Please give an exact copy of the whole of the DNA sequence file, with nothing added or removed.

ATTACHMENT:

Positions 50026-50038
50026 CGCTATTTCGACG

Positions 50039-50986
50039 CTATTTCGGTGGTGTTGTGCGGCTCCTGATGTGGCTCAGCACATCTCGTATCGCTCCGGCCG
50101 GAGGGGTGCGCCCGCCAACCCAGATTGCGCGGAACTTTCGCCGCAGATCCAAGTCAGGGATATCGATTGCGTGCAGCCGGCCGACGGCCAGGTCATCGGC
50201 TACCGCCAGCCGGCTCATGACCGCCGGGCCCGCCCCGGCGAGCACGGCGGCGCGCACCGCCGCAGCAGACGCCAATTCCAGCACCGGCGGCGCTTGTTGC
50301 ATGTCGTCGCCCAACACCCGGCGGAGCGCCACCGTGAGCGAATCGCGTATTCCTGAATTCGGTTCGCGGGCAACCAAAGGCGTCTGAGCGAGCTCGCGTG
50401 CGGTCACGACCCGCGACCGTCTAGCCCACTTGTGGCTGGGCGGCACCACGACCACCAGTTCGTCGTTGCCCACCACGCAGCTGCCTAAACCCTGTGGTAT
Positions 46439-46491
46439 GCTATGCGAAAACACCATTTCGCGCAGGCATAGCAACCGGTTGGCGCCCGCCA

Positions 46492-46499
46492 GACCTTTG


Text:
Positions 50026-50038
50026 CGCTATTTCGACG

Positions 50039-50986
50039 CTATTTCGGTGGTGTTGTGCGGCTCCTGATGTGGCTCAGCACATCTCGTATCGCTCCGGCCG
50101 GAGGGGTGCGCCCGCCAACCCAGATTGCGCGGAACTTTCGCCGCAGATCCAAGTCAGGGATATCGATTGCGTGCAGCCGGCCGACGGCCAGGTCATCGGC
50201 TACCGCCAGCCGGCTCATGACCGCCGGGCCCGCCCCGGCGAGCACGGCGGCGCGCACCGCCGCAGCAGACGCCAATTCCAGCACCGGCGGCGCTTGTTGC
50301 ATGTCGTCGCCCAACACCCGGCGGAGCGCCACCGTGAGCGAATCGCGTATTCCTGAATTCGGTTCGCGGGCAACCAAAGGCGTCTGAGCGAGCTCGCGTG
50401 CGGTCACGACCCGCGACCGTCTAGCCCACTTGTGGCTGGGCGGCACCACGACCACCAGTTCGTCGTTGCCCACCACGCAGCTGCCTAAACCCTGTGGTAT
Positions 46439-46491
46439 GCTATGCGAAAACACCATTTCGCGCAGGCATAGCAACCGGTTGGCGCCCGCCA

Positions 46492-46499
46492 GACCTTTG